Following up on my post Obstructing access to a NSW RFS fire station (April 11, 2017) I was asked ‘Would it be possible for you to answer this in the context of an SES unit?’
The penalties for parking in front of a driveway or obstructing traffic are of course the same. The State Emergency Service Act 1989 (NSW) s 22A says:
(1) The Commissioner may, if satisfied that there are reasonable grounds for doing so for the purpose of protecting persons from injury or death or protecting property threatened by an actual or imminent emergency, direct, or authorise a senior emergency officer to direct, the doing of any one or more of the following: …
(c) the taking possession of, and removal or destruction of any material or thing in an emergency area or any part of an emergency area that may be dangerous to life or property or that may interfere with the response of emergency services to the emergency.
That begs the question of whether or not the SES shed is in the emergency area. It may be if the emergency is a flood or storm, but less clear if it’s say a call out to a road crash rescue.
Fundamentally the justification will come down to ‘necessity’ (see The doctrine of necessity – Explained (January 31, 2017)).
If you were to ‘bulldoze’ an obstructing vehicle out of the way a magistrate may be persuaded that it was justified taking into account the nature of the emergency call (a life threatening flood or road crash rescue may justify more than a tree on a driveway); whether there were any alternatives (eg did you really have to do that to get out, or was it motivated by a bit of street justice?); if you had notice of the obstruction did you try to do something about it (eg if it happened during training, did you speak to the driver and attempt to call police? If they parked over the driveway and the first you know about it is when you arrive to respond to the call out and there’s no driver there, then calling the police would be a waste of time etc).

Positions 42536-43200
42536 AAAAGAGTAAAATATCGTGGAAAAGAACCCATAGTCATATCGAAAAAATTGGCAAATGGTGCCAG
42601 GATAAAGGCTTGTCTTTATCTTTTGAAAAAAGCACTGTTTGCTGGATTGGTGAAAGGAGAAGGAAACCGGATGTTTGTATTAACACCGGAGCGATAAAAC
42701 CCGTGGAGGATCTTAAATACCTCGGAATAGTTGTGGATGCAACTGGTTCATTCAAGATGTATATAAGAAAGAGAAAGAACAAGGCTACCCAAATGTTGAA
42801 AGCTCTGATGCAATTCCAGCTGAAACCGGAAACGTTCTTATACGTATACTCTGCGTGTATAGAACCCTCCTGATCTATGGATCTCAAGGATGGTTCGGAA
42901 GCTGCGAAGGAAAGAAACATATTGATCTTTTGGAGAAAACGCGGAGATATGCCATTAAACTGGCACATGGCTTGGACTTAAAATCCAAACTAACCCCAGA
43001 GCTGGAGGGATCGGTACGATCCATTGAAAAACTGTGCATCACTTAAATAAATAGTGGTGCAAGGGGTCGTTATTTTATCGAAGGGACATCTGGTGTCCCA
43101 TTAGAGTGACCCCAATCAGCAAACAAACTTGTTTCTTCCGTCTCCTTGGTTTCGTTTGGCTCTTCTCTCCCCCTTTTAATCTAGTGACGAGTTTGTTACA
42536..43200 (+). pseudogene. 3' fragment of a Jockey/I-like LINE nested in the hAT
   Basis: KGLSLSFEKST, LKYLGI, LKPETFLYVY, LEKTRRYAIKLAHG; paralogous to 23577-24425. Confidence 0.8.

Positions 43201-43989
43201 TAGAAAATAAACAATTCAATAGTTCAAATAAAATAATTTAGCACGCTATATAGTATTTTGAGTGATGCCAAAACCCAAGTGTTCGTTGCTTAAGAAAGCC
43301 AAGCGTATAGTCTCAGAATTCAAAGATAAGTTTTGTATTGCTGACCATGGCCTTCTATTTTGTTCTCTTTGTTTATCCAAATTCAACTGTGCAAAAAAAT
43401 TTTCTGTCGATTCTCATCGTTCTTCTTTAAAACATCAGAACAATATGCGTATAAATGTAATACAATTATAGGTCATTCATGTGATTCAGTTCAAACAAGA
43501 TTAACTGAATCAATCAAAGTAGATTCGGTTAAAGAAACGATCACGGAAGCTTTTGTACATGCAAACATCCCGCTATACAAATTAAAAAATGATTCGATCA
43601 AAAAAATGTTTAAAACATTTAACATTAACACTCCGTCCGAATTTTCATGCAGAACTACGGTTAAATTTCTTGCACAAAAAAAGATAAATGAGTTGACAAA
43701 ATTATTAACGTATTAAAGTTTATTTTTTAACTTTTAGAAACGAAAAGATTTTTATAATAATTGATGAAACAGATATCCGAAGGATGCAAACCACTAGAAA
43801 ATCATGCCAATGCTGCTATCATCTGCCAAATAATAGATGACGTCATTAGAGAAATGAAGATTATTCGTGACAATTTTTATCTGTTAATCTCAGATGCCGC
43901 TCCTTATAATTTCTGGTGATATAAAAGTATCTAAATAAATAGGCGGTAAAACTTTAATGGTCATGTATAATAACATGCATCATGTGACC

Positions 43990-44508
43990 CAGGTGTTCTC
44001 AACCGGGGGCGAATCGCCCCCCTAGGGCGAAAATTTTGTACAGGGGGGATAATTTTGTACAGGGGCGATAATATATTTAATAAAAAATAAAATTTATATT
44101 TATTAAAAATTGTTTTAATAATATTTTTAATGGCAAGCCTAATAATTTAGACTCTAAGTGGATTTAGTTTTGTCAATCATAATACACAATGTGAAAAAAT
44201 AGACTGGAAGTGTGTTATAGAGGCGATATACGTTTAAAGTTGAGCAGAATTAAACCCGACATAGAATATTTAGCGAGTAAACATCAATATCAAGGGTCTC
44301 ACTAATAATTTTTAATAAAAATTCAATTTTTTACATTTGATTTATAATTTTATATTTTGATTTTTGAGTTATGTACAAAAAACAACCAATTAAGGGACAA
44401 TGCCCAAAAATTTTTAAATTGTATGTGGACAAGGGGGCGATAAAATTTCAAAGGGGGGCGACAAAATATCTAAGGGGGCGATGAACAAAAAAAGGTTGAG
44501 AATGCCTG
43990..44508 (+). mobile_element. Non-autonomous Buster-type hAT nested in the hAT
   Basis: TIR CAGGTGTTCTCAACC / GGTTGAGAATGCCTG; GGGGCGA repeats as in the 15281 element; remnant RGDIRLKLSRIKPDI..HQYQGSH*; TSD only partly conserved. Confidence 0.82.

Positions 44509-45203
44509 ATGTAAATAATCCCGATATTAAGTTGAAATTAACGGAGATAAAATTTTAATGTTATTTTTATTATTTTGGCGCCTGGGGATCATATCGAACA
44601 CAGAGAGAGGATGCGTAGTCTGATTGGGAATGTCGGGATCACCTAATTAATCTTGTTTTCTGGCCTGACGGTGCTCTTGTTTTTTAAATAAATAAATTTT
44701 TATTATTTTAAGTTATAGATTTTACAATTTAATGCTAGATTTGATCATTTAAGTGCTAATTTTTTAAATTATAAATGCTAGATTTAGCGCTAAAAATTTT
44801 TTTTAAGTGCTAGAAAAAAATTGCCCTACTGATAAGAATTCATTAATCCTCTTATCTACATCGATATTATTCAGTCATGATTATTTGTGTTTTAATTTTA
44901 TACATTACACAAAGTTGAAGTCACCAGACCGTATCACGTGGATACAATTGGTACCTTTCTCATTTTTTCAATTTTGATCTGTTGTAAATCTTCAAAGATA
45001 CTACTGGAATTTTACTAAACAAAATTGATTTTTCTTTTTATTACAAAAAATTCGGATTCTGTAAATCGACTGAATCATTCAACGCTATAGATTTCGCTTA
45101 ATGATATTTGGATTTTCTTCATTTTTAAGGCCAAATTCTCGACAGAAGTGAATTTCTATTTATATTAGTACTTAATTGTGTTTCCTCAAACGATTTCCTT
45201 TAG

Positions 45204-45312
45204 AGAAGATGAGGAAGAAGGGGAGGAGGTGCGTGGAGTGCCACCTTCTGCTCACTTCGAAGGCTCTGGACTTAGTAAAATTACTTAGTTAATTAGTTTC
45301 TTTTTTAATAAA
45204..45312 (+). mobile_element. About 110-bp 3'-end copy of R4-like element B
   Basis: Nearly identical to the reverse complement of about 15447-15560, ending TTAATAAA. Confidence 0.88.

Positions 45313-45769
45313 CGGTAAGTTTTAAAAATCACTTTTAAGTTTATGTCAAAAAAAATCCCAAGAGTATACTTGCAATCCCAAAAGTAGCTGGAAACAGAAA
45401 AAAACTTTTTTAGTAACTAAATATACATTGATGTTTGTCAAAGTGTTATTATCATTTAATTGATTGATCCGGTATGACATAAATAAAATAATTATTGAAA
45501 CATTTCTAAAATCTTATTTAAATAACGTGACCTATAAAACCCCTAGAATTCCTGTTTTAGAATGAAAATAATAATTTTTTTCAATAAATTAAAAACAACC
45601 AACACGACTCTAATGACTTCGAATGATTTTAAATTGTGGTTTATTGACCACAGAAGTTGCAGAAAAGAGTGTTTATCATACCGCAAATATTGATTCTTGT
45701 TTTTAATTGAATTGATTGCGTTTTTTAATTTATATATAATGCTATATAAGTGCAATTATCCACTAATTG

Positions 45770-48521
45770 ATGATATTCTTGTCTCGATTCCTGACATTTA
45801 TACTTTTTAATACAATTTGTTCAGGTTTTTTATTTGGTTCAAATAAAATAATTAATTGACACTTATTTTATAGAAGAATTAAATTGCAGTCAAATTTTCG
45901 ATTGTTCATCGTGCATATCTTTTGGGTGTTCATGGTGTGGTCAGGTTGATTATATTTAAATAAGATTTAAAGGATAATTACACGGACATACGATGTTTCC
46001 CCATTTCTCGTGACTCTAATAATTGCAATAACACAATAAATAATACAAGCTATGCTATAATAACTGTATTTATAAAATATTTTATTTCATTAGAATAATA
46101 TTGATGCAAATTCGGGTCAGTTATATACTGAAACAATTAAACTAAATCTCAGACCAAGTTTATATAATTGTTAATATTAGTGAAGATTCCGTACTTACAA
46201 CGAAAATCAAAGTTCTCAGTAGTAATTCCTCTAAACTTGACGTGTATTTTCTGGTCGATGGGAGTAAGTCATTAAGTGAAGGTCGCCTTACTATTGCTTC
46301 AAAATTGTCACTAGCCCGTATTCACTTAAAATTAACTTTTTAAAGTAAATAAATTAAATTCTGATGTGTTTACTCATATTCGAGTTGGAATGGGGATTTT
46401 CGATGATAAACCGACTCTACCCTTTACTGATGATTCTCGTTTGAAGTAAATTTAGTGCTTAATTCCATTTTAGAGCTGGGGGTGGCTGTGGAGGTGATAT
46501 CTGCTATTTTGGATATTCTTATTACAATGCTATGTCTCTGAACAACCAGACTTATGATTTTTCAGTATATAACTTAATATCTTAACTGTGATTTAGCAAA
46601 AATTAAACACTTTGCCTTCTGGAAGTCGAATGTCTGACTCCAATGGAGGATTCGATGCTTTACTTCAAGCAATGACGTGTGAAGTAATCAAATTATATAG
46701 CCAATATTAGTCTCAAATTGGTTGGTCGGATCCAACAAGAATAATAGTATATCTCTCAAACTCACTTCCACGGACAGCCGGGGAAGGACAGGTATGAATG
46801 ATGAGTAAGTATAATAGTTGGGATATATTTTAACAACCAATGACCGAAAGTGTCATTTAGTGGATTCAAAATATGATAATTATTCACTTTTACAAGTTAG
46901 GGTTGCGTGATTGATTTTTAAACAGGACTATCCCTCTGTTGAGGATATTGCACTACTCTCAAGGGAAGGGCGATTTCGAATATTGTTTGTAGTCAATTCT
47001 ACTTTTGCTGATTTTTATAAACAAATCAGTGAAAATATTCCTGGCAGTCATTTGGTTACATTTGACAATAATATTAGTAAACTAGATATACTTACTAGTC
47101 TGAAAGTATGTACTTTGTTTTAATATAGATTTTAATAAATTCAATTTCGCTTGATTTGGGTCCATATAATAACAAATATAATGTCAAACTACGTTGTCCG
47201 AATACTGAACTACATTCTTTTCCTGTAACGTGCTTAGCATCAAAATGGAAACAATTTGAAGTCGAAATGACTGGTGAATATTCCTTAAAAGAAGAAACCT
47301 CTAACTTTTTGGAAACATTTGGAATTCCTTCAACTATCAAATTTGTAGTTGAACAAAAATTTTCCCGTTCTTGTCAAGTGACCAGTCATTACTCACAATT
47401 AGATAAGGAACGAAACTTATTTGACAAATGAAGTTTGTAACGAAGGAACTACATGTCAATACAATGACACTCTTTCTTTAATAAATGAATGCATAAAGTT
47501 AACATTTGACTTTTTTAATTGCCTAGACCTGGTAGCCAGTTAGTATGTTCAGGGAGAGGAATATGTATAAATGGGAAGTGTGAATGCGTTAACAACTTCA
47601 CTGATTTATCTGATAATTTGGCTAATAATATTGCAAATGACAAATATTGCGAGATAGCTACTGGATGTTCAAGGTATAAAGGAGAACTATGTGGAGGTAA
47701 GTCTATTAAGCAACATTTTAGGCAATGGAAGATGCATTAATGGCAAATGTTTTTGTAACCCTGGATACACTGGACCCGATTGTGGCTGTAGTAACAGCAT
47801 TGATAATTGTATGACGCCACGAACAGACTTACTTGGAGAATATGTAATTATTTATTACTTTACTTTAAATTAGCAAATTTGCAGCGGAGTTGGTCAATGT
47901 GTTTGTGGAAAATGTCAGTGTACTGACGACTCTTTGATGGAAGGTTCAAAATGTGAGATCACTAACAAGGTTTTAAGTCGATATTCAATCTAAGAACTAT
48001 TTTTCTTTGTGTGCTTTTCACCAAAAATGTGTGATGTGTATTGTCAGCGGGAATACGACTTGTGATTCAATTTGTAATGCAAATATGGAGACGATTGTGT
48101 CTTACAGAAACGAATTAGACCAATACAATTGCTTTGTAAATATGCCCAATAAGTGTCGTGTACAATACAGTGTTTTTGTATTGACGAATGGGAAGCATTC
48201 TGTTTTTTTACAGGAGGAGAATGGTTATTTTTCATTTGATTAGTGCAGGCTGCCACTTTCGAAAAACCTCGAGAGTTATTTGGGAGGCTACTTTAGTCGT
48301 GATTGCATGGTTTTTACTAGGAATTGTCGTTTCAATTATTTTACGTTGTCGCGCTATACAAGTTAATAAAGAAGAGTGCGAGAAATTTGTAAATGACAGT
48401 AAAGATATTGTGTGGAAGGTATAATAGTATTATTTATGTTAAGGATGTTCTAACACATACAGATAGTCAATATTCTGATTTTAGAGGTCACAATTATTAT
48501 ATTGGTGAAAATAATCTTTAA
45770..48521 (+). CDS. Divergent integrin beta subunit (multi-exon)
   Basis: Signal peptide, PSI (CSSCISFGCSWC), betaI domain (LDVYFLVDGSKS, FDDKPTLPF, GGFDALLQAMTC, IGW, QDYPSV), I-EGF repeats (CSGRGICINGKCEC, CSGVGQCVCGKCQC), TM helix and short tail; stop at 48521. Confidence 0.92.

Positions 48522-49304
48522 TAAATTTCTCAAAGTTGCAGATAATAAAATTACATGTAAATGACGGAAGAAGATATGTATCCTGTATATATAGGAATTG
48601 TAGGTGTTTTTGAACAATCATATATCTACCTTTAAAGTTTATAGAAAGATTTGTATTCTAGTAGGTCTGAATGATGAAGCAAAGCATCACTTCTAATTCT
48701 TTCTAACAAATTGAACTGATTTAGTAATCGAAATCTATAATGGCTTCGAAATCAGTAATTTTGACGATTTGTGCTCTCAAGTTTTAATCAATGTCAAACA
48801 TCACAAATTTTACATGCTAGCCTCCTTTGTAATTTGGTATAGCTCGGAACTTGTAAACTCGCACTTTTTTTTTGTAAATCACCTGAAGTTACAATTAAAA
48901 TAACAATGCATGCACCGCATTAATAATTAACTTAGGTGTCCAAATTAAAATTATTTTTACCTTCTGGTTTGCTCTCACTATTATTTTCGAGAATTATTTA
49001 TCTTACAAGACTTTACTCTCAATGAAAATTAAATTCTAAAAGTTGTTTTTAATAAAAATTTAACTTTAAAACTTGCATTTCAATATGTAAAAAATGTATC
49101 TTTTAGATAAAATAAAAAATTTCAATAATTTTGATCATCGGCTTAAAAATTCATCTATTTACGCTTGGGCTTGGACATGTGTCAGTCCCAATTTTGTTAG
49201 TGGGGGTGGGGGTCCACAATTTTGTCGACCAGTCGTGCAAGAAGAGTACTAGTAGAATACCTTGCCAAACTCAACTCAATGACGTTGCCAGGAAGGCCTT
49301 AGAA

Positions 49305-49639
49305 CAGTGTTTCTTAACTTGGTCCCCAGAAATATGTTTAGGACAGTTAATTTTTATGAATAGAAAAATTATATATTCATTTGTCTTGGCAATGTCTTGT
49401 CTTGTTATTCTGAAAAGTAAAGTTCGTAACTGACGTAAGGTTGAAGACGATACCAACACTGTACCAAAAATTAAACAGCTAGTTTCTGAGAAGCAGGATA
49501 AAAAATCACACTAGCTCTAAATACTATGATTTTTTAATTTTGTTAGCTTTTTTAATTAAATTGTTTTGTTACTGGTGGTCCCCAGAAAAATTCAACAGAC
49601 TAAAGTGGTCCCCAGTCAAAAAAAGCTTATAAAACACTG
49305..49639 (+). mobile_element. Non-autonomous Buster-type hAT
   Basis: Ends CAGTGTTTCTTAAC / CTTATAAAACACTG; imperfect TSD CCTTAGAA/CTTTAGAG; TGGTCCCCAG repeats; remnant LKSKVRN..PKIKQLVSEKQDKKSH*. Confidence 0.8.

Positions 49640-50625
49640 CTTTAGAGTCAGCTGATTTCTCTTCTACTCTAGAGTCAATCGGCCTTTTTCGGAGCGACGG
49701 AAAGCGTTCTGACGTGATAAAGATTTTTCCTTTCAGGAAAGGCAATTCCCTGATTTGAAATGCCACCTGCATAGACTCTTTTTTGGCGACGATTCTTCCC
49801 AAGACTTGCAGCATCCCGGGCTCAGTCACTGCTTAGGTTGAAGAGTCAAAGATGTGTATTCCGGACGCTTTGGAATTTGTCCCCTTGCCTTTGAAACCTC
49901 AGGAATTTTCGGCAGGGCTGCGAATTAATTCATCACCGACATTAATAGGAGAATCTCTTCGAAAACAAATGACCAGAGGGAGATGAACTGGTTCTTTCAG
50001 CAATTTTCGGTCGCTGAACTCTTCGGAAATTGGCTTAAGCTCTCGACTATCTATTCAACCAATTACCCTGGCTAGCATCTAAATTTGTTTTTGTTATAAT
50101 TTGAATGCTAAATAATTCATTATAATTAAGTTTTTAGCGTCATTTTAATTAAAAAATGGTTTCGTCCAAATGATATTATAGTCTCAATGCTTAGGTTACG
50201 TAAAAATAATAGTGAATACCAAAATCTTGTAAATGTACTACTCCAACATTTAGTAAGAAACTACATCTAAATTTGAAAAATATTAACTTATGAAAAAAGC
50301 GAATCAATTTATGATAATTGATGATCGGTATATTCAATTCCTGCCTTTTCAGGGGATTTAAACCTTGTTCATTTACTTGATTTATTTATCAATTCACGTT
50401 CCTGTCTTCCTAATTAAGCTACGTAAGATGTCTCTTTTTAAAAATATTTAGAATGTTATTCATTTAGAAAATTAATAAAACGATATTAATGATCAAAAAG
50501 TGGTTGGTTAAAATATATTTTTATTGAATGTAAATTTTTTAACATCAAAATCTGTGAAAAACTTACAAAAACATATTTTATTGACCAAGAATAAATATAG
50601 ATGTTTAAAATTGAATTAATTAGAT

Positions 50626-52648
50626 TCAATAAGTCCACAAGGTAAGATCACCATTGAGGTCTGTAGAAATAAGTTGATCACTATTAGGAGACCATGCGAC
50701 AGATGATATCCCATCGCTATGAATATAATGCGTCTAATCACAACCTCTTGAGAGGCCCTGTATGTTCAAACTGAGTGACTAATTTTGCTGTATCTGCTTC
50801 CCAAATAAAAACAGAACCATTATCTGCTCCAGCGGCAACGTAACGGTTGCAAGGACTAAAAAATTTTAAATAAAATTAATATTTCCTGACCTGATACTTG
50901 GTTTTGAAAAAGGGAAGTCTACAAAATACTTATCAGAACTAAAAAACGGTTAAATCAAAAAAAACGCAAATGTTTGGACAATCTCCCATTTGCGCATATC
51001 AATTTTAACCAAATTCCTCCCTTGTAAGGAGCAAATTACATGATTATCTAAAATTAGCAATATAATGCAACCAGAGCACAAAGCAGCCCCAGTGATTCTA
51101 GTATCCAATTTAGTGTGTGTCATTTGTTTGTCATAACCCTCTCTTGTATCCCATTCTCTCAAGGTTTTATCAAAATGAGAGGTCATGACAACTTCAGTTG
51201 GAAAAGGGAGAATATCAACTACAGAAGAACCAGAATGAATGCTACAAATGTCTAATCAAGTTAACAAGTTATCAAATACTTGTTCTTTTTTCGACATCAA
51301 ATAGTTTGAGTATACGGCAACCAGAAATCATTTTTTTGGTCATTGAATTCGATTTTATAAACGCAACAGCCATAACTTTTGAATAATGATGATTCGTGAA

As I said in my original post:
I think the outcome would depend on motivation. If there was an attempt to manoeuvre around the obstruction, and if damage was minimised and if the driver’s had been warned, that would all seem reasonable. If there was evidence that more damage was done than was necessary, just out of spite, then it’s a different matter. If the decision to gently push the vehicles out of the way is the only way to get out of the station then there is no reason to think that the protection from liability in s 128 would not apply. Again it may be different if there is an alternative (perhaps it’s a drive through station and you could back out). If you do damage to the cars because you think it’s fun or in accord with your sense of justice, that is probably not ‘done in good faith for the purpose of executing any provision’ of the RFS Act; but if it is the only way to respond to a fire call then short of taking the station ‘off line’ it may be an appropriate response.
I think that’s true too, if the service is the SES (substituting s 25 of the SES Act for s 128 of the RFS Act).